Which is the first theorem in Euclid's Elements which uses Pasch's Axiom?

I understand that Pasch's Axiom is missing from the Euclidean set of axioms, as Moritz Pasch first showed and David Hilbert told the world about. This means that there will be some theorems in the Elements which implicitly assumes that axiom. Which is the first one?

(Here Pasch's theorem is depicted, not Pasch's axiom)

Proposition 7, Book I

Given two straight lines constructed on a straight line (from its extremities) and meeting in a point, there cannot be constructed on the same straight line (from its extremities) and on the same side of it, two other straight lines meeting in another point and equal to the former two respectively, namely each to that which has the same extremity with it. [Heath's translation.]

refers to "the same side" of a straight line.

That a straight line in a plane has two sides can be be proved using Pasch's axiom in conjunction with some order axioms (postulates) for points on a straight line (see e.g. Hilbert's Grundlagen; English translation here: http://www.gutenberg.org/ebooks/17384). Euclid's postulates don't contain any mention of a side of a straight line, so you could take the view that Pasch's axiom is somehow implicitly assumed in this proposition.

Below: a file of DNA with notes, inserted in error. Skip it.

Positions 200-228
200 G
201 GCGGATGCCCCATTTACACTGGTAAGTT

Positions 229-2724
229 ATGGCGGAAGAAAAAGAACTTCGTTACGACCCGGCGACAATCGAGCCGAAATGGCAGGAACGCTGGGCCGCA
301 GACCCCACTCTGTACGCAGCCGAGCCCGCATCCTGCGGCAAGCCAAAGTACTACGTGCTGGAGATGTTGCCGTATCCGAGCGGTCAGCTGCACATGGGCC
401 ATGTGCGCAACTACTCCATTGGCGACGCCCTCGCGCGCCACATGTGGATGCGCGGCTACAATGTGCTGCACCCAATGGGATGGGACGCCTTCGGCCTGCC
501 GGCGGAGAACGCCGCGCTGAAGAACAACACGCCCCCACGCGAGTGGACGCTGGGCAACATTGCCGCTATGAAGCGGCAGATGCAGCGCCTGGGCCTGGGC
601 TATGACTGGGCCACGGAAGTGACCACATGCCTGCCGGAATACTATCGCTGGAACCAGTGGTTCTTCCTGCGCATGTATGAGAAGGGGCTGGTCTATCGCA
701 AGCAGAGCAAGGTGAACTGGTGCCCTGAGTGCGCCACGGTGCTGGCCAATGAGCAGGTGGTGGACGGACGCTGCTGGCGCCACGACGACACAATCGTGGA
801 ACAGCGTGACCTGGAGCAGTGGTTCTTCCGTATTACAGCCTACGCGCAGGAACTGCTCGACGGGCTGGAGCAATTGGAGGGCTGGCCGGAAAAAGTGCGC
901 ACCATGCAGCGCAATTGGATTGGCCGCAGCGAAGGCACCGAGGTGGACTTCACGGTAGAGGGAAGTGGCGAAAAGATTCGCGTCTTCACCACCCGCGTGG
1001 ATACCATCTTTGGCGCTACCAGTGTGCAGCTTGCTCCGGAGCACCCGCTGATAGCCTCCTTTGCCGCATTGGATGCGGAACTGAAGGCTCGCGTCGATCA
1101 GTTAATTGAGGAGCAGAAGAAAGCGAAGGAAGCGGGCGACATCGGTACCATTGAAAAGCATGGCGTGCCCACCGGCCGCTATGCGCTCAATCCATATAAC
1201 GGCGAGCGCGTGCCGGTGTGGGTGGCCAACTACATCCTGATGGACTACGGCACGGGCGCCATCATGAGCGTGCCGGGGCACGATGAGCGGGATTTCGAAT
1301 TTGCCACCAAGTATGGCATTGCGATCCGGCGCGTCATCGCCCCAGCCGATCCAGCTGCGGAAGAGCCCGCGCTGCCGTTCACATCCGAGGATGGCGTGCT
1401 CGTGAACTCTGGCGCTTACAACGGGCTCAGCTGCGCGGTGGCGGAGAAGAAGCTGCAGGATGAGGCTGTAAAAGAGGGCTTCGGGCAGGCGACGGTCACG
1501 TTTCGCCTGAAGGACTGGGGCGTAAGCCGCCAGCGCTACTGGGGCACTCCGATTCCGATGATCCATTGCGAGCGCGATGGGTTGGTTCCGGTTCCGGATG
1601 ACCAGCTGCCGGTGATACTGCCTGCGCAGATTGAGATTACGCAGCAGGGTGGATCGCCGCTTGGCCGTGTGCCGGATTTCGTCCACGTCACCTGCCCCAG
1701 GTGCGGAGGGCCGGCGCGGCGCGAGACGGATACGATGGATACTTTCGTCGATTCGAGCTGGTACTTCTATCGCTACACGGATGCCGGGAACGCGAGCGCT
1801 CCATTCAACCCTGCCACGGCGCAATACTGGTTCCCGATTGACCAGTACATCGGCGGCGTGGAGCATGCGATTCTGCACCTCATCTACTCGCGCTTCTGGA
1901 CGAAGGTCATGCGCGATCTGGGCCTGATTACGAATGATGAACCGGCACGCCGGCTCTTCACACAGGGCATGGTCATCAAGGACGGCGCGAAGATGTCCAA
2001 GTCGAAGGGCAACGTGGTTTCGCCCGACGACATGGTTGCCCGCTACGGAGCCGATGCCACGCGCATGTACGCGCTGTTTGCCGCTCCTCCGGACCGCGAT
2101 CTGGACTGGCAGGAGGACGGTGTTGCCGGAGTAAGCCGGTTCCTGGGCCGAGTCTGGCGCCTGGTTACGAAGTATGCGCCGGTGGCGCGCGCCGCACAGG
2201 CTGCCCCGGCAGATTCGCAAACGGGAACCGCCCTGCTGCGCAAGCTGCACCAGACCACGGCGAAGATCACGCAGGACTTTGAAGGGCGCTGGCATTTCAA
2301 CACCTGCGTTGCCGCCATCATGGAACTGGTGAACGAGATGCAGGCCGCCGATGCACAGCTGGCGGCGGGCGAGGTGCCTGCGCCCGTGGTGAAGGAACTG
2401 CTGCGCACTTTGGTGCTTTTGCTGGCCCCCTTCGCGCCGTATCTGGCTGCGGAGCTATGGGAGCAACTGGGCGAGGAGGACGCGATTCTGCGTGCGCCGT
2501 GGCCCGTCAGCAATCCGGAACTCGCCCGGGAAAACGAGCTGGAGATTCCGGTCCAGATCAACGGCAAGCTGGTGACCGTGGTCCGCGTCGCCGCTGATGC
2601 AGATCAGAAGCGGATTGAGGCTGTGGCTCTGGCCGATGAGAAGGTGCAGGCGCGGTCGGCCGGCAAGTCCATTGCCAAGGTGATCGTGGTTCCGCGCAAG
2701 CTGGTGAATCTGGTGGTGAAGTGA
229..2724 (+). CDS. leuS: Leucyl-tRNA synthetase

However, Pasch's axiom would not be the only candidate assumption.

Propositions 1-6 also contain assertions which don't follow from Euclid's definitions, postulates and common notions (on any reading - the fact is that the exact meaning of these is in most cases difficult to discern). Shoring up the gaps would require extra postulates. It is conceivable that Pasch's axiom could be involved as an extra postulate in some possible fixes, so I wouldn't be too dogmatic that Proposition 7 is necessarily the first.